Brain inflammation and CFS.....

Discussion in 'Fibromyalgia Main Forum' started by ljimbo42, Mar 3, 2015.

  1. ljimbo42

    ljimbo42 Active Member

    I don't know if this study has been posted yet. It's a small study showing that levels of brain inflammation are higher in people with CFS than in people without CFS, dated April 4, 2014. They actually have 15 pictures of brain inflammation in people with CFS, through PET imaging.

    (underlining and bolding are mine)

    I am becoming more and more convinced that brain inflammation is a major cause of symptoms in CFS. My personal feeling is that lipopolysaccharides (LPS) from gram negative bacteria in the gut play a big role in the cause of the neuro-inflammation, in many cases.

    There have been studies done that use LPS to cause brain inflammation. Given that I know I have a pathogenic level of gram negative bacteria in my gut (a source of LPS), through testing. For me, it's not a big leap to believe LPS are involved in my CFS-maybe even the primary cause.
    Here is the link to the study-
    RadioFM likes this.
  2. RadioFM

    RadioFM Active Member

    It's the immune response to (LPS) that is driving the inflammation.

    The first step in healing is to modulate the immune system and restore cellular integrity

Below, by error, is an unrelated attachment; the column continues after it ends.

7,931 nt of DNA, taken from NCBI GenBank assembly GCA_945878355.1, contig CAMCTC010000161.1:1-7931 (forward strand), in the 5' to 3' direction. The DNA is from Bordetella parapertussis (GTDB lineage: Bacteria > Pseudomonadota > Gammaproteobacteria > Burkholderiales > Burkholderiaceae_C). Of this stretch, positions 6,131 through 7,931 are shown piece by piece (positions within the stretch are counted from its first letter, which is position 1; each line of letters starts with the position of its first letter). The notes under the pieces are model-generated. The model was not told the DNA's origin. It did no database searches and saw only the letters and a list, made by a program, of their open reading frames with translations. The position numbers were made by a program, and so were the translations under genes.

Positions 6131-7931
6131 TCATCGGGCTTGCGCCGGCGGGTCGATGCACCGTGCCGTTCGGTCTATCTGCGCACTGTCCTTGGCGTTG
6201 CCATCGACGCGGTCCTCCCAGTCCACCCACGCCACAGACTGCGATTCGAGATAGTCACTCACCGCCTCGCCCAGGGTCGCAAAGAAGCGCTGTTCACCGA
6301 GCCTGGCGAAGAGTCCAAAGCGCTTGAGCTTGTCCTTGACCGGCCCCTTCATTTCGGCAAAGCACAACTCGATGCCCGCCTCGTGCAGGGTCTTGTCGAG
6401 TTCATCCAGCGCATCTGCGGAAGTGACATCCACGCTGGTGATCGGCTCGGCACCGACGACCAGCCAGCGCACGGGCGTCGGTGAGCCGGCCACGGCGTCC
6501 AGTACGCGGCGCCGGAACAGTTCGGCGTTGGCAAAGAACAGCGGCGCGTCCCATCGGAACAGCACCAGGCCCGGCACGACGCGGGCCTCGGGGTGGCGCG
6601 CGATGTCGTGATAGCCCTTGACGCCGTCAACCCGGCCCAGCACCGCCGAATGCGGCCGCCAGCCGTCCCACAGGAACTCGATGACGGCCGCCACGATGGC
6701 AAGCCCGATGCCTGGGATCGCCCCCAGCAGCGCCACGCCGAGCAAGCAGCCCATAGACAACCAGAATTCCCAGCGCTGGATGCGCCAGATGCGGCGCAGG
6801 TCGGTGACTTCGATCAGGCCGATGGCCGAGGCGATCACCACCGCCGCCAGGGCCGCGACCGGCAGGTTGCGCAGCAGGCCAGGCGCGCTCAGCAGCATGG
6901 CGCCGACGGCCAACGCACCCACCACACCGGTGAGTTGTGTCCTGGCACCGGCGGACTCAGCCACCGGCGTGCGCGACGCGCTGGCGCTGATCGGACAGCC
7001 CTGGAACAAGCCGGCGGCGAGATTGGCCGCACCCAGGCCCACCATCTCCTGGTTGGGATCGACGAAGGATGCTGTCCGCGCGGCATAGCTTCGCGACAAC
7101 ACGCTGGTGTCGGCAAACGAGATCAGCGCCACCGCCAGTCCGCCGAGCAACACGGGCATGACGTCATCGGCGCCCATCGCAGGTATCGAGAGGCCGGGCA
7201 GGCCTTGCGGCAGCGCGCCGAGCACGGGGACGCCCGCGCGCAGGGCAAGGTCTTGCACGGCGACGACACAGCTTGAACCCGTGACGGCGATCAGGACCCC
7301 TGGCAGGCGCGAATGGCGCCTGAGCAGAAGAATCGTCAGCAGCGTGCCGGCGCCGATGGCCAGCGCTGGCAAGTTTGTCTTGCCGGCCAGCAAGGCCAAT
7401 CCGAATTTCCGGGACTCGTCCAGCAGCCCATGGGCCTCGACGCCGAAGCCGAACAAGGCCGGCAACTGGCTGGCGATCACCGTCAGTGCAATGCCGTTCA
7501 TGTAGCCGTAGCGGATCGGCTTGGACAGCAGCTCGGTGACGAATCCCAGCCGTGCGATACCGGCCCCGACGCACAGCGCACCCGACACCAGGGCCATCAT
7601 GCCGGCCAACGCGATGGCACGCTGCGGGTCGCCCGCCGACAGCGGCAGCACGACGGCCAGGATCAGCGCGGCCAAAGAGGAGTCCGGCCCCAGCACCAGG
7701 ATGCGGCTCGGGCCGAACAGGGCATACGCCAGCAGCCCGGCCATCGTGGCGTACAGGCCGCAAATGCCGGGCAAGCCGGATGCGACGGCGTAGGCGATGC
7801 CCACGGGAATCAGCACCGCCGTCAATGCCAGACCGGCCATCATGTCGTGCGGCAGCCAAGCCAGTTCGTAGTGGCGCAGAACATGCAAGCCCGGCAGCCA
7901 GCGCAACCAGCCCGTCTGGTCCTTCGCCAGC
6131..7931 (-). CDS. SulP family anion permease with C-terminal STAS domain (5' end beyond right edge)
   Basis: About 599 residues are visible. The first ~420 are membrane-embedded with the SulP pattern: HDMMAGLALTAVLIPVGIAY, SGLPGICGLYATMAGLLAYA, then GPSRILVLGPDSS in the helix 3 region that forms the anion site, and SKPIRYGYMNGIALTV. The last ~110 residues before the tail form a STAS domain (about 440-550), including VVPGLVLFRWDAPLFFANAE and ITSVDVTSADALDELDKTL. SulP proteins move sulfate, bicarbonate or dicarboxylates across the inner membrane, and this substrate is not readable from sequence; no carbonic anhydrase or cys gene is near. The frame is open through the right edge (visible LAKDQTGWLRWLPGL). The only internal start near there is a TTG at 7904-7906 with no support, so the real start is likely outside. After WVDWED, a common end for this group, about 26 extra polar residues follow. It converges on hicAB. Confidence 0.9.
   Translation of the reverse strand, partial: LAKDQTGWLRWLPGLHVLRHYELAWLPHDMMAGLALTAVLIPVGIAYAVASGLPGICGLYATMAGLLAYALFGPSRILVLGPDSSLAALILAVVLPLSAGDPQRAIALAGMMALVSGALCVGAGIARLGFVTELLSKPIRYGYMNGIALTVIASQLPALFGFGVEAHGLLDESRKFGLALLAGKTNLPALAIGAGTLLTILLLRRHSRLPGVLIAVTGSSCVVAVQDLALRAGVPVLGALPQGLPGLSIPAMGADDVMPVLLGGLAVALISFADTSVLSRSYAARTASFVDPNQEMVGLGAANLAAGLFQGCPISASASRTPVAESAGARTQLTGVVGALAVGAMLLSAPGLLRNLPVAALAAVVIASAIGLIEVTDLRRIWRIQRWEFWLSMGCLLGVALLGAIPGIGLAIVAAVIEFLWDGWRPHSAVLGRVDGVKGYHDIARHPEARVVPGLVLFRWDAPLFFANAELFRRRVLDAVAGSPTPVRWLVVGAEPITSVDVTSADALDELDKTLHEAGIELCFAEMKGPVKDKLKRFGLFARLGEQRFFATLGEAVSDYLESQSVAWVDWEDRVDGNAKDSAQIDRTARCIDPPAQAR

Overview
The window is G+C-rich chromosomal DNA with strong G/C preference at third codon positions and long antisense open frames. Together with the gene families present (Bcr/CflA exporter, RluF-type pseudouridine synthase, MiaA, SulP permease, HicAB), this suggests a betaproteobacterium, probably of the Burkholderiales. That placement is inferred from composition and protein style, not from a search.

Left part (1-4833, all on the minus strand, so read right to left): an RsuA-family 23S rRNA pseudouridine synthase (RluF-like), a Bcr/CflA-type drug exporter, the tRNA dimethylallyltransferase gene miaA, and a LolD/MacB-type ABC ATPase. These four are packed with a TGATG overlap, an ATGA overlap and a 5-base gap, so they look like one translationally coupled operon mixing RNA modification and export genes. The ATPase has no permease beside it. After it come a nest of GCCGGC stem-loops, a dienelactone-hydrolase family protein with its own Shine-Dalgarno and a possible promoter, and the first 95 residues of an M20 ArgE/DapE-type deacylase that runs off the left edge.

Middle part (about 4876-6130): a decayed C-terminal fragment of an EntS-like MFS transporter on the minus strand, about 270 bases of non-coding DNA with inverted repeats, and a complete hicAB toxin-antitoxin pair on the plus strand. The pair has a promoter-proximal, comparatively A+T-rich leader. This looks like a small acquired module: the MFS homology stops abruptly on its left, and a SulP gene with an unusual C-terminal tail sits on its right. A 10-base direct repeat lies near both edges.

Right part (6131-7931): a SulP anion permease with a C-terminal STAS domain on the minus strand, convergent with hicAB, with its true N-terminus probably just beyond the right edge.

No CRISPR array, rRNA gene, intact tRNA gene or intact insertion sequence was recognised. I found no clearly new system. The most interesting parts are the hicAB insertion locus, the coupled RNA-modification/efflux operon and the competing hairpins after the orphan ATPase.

Ginger and the immune system

    "At least one component of ginger is immunosuppressive as pointed out in the 2011 publication Immunosuppressive activity of 8-gingerol on immune responses in mice.“8-gingerol is one of the principal components of ginger, which is widely used in China and elsewhere as a food, spice and herb. It shows immunosuppressive activity on the immune responses to ovalbumin (OVA) in mice. In the present study, we found that 8-gingerol suppressed lipopolysaccharide (LPS) and concanavalin A (ConA)-stimulated splenocyte proliferation in vitro. In vivo, 8-gingerol not only significantly suppressed Con A-, LPS- and OVA-induced splenocyte proliferation (P < 0.05) but also decreased the percentage of CD19+ B cells and CD3+ T cell (P < 0.05) at high doses (50, 100 mg/kg). Moreover, OVA-specific IgG, IgG1 and IgG2b levels in OVA-immunized mice were reduced by 8-gingerol at doses of 50, 100 mg/kg. These results suggest that 8-gingerol could suppress humoral and cellular immune responses in mice. The mechanism might be related to direct inhibition of sensitized T and B lymphocytes.”

    See more here:

    Note: 8-gingerol, is the active constituent of fresh ginger.

    See more References below:

    Last edited: Mar 3, 2015
  3. RadioFM

    RadioFM Active Member